||Blocking of the Aqua Traiana within the mill,
by Byzantine forces defending Rome during the Gothic siege of A.D. 537.
Re-used architectural blocks have been deliberately laid in the channel.
Water continued to flow through the Aqua Traiana, however, and to drive
other mills further downstream on the Janiculum until AD 537, as Procopius
(Wars V.xix.8 ff.) says that when the Goths cut the aqueducts during
the siege of Rome in that year, the greatest problem it caused for the
besieged populace was that the mills on the Janiculum were no longer able
to function. Procopius also records that the after the Goths had rendered
the aqueducts useless, the Byzantine commander, Belisarius, 'blocked each
of the aqueducts as securely as possible with masonry for a considerable
distance, so that nobody could get in through them from outside to do harm.'
We recovered striking archaeological confirmation of this in the form of
many large blocks of masonry and re-used architectural and sculptural fragments,
associated with sixth-century pottery, which had been deliberately pitched
into the channel of the aqueduct where it was accessible within the mill.
These were placed in too regular a fashion to represent collapse of a structure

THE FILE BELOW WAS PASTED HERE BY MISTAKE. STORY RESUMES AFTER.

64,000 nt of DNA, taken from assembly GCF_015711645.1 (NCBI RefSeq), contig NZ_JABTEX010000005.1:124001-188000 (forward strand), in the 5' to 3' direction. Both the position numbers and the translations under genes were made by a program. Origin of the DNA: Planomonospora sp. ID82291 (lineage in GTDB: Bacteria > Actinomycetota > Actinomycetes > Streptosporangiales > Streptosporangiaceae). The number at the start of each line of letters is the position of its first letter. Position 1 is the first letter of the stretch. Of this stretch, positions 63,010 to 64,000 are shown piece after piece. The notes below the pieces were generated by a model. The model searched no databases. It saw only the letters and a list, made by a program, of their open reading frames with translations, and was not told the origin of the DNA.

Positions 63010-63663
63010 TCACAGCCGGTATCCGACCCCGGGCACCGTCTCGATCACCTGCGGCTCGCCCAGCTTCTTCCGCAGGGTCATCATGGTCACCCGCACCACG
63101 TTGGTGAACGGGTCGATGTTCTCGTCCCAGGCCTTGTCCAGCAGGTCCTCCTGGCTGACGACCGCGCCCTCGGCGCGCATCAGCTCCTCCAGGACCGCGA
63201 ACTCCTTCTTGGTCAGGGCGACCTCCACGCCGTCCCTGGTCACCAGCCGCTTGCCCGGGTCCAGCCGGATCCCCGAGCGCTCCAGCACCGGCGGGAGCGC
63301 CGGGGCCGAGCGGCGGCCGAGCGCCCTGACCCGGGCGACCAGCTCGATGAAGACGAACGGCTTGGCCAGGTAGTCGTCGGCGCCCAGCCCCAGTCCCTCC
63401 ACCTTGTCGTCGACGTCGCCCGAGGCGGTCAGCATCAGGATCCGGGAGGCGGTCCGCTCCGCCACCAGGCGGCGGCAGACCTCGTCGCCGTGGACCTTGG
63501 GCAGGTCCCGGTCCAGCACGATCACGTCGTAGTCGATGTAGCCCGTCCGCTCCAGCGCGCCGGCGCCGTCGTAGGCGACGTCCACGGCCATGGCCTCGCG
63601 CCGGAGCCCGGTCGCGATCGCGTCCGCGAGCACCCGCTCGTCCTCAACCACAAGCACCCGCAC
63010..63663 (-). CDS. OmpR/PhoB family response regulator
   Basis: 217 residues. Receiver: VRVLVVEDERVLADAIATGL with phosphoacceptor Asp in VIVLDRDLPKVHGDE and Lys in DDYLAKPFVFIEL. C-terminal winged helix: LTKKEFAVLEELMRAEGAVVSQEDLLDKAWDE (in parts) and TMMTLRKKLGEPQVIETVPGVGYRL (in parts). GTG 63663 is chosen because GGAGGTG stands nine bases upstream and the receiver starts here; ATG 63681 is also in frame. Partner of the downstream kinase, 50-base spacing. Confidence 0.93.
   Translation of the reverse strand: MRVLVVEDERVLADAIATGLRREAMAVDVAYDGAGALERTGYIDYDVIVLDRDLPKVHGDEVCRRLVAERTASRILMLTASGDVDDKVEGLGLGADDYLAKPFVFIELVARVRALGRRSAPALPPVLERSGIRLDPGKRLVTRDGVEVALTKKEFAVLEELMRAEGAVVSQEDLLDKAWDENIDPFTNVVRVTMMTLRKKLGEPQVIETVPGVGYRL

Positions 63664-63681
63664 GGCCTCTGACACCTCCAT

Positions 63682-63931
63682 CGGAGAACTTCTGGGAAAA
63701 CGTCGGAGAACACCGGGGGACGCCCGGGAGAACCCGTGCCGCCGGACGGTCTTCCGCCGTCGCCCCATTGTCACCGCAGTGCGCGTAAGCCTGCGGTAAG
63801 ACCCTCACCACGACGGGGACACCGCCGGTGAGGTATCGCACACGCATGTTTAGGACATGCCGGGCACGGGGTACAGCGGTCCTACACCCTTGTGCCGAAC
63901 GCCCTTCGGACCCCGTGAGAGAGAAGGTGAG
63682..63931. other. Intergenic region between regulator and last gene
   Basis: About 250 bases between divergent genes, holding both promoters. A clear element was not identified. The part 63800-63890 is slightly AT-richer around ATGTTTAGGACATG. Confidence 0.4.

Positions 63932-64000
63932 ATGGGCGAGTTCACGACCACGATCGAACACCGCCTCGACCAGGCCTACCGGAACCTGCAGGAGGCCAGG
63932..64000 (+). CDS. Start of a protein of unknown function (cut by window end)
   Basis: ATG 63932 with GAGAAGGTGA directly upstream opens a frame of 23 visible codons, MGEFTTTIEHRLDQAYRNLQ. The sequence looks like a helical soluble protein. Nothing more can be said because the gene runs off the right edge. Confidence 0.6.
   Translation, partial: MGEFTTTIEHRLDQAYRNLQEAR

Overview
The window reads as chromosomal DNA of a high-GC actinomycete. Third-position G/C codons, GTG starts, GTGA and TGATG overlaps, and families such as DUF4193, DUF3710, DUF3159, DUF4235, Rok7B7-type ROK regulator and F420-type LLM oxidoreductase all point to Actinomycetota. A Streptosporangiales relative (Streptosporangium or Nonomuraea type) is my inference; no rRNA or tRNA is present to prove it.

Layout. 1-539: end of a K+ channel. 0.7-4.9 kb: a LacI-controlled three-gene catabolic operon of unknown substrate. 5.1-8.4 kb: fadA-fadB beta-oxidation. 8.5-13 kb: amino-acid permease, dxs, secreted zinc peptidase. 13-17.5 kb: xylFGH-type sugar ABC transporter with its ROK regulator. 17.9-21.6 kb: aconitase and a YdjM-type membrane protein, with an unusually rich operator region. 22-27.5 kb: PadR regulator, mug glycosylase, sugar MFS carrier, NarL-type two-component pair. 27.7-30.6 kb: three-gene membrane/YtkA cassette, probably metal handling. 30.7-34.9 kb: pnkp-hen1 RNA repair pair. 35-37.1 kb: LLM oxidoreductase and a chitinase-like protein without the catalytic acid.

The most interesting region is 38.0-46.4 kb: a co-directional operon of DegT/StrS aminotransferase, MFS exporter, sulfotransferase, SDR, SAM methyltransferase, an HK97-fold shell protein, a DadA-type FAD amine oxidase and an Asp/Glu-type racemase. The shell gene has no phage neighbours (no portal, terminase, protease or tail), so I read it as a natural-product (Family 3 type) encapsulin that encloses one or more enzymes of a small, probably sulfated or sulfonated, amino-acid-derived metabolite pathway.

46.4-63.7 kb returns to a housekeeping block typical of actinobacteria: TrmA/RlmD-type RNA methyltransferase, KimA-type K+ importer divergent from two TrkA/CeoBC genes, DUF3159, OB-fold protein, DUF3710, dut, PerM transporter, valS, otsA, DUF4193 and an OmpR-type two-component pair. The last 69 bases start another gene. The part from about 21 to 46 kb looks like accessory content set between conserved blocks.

above the channel, yet they were not mortared together and cannot therefore
have been intended to block the flow of water in the channel; the use of
spolia is a further pointer to the hasty nature of the work. The interpretation
of this as the blocking of the aqueduct on Belisarius' orders in March
537 therefore seems secure, and we are fortunate to have found the physical
trace of a closely identifiable event in the history of the city.
|Sculpture recovered from the blocked aqueduct:
originally a herm of Miltiades, it was later re-worked as a draped female
Among the spolia removed from the blocking was a headless herm, originally inscribed [Mi]ltiadhc, but recut in late antiquity as a draped female bust with a new head (also lost) inserted.
The American Academy in Rome
By: Andrew Wilson ( firstname.lastname@example.org )